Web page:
I am absolutely not advocating a burger-large fries-pitcher-of-beer-a-day existence.  But I think cutting ourselves some slack once in a while is mentally healthy and can go a long way.  At the very least it can help us to manage our stress.  Because deep down, we all know what the healthy choices are.

Remember, eat as healthy as possible, get plenty of exercise, and catch up on as much sleep as time permits.  It’s your healthy life.  Now go enjoy it!

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To learn more daily health tips, please read our health archives.  Some of our favorites supplements that can boost your immune system, improve sleep patterns, and can promote heart health are found on our products page.

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I Want Candy!

Thursday, February 11th, 2010

Pick supplements and not sugar for better health

“The sugar rush.”  Sometimes nothing else will do.  When I’m face to face with a box of candy, or a malted milk, I am truly powerless to resist.  And with a certain chocolate-centric holiday just around the corner, I have to tread lightly, or else I will fall into a different category, “the sugar coma.”

All joking aside, sugar is delicious and wonderful to enjoy, especially on holidays and birthdays.  But it is also full of empty calories.  For example, the average soda these days contains up to 10 teaspoons of sugar.  10!  Even though I’m a sugar fanatic, I can’t bring myself to drink much soda anymore.  And that’s a great thing.  Instead I substitute milk, mineral water with a little lime, or even a small glass of wine and I save myself 100’s of calories a day.

Diabetes is on the rise.  It’s sad but true.  Some hypothesize that everything we eat nowadays is laden with sugar, and perhaps these ideas are not far off.  Be sure to check your food labels for hidden sugars, even in items like crackers, soups, and tomato sauces.  Awareness can make the difference in your health and also in your waistline.

Reward yourself properly.  As a society, we tend to reward a promotion, good grades, or any other success or special occasion with a big meal and lots of treats.  Choose wisely.  Now I love cake as much as the next person, but maybe it’s a better (and certainly healthier) idea to splurge on a massage, a night at the theater, or even a new outfit.  You will ultimately feel better, weigh less, and perhaps even spend a little quality time appreciating something you wouldn’t normally do.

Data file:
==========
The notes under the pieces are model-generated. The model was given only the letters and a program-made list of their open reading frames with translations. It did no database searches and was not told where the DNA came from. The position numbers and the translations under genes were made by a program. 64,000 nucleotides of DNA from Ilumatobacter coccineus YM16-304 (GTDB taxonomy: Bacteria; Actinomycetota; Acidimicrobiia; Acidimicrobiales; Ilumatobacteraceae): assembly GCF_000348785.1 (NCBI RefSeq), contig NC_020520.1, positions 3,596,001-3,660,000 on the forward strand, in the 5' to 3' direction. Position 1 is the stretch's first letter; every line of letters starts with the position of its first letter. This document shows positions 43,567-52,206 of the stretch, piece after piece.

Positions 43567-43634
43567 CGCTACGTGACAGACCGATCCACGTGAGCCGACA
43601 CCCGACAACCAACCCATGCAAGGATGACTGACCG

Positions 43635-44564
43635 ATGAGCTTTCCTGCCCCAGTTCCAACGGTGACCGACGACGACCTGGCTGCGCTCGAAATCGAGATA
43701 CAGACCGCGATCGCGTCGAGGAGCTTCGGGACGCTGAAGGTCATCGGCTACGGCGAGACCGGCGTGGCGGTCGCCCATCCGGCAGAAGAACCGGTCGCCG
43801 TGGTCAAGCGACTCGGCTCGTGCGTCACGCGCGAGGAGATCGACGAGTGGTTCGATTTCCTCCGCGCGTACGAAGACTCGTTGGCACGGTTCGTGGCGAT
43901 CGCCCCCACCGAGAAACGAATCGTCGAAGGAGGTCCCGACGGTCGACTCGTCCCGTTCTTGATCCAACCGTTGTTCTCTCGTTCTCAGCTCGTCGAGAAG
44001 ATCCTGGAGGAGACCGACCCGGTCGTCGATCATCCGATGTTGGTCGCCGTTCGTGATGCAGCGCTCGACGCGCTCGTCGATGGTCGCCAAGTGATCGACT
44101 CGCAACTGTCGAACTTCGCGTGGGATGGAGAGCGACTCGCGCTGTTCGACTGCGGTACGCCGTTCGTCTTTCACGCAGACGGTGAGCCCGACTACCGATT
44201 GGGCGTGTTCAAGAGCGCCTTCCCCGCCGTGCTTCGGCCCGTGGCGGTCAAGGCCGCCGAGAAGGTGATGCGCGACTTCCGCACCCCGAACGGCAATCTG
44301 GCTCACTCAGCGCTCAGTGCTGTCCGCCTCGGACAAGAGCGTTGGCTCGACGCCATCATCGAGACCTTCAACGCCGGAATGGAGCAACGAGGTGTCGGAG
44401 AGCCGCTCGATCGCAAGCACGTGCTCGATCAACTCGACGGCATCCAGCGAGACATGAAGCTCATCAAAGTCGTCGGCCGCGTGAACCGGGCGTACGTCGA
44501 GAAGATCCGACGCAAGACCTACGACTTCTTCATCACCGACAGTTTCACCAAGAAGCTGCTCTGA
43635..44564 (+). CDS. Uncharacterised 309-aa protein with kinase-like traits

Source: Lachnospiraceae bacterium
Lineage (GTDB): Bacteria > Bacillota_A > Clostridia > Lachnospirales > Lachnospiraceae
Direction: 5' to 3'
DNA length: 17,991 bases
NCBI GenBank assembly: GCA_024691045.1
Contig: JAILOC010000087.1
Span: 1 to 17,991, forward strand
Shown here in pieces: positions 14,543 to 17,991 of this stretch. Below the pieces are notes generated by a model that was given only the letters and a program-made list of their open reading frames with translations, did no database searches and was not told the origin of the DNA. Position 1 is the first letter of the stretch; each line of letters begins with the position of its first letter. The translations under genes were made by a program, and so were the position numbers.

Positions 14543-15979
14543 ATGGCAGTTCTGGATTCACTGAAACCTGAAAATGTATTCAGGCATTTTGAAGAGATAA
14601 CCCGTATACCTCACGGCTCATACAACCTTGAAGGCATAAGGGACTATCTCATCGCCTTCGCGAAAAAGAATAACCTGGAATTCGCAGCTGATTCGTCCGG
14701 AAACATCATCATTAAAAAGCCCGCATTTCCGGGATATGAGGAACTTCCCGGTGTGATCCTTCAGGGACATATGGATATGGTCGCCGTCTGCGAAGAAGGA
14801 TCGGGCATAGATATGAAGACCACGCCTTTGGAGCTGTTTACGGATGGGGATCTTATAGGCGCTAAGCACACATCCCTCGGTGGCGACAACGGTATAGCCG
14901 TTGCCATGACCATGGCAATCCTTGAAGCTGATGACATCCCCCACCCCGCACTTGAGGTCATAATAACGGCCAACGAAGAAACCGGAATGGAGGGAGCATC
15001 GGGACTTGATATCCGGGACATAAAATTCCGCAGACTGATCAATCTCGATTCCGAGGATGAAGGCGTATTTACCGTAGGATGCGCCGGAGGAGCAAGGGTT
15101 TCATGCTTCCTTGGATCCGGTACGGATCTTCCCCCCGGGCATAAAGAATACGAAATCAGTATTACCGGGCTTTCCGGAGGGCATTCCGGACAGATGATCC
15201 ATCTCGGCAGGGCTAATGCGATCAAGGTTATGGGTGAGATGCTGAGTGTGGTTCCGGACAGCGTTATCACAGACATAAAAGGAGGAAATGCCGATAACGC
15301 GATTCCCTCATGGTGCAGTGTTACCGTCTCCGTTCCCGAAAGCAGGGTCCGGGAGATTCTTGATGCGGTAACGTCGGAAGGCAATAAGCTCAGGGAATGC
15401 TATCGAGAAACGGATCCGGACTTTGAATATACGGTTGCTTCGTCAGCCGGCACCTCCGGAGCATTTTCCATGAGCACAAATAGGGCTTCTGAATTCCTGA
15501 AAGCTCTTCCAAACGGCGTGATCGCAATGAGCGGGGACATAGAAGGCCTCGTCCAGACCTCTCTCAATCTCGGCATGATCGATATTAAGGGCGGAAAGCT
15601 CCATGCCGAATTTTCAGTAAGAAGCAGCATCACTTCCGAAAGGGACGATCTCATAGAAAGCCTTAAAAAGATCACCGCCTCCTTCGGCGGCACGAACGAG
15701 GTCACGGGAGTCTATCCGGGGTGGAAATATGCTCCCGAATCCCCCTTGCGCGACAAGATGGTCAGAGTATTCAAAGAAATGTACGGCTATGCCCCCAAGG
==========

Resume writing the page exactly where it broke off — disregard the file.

Keep up the exercise, and work in lots of vegetables and fruits into your diet.  Take vitamins and supplements like Calcium, CoQ10, and Omega-3.  Get a proper night’s sleep as much as possible, and then, if all else fails, have that chocolate chip cookie with extra walnuts.  But just a couple.  Wash them down with a nice, cold glass of nonfat milk.  You’ve earned it!

Happy Valentine’s Day

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the power of downward facing dog

Monday, February 8th, 2010

yoga woman at peace

Have you ever gone on a hike, a walk, or a run and felt tired but also very relaxed and at peace afterwards? We thought so. That is the magic of exercise and of focusing on something other than every day minutiae. Yoga classes, meditation and even simple relaxation techniques can also quiet the noise within and calm the mind. And it turns out that these practices are exceptionally good for your health. A recent study was conducted on cancer patients who were asked to try an 8-week stress reduction program and the results were staggering:

In a study involving 49 patients with breast cancer and 10 patients with prostate cancer, participation in an 8-week “mindfulness-based stress reduction” (MBSR) program was found to enhance quality of life, reduce stress symptoms, reduce cortisol levels, improve immune patterns, reduce systolic blood pressure and improve mood. The 8-week mindfulness-based stress reduction program consisted of relaxation, meditation, gentle yoga, and a daily home practice. Various measurements were taken pre- and post-intervention, and at 6 and 12 months follow-up. Results of linear mixed modeling showed significant improvements in overall symptoms of stress after the intervention, which remained over the follow-up period. Reductions in pro-inflammatory cytokines, cortisol levels, systolic blood pressure, and mood disturbances were found. Furthermore, heart rate was positively associated with symptoms of stress. The results of this study suggest that participation in activities such as those included in this mindfulness-based stress reduction program may be of great benefit to cancer patients, with beneficial effects lasting well beyond the intervention. The authors conclude, “These pilot data represent a preliminary investigation of the longer-term relationships between MBSR program participation and a range of potentially important biomarkers.”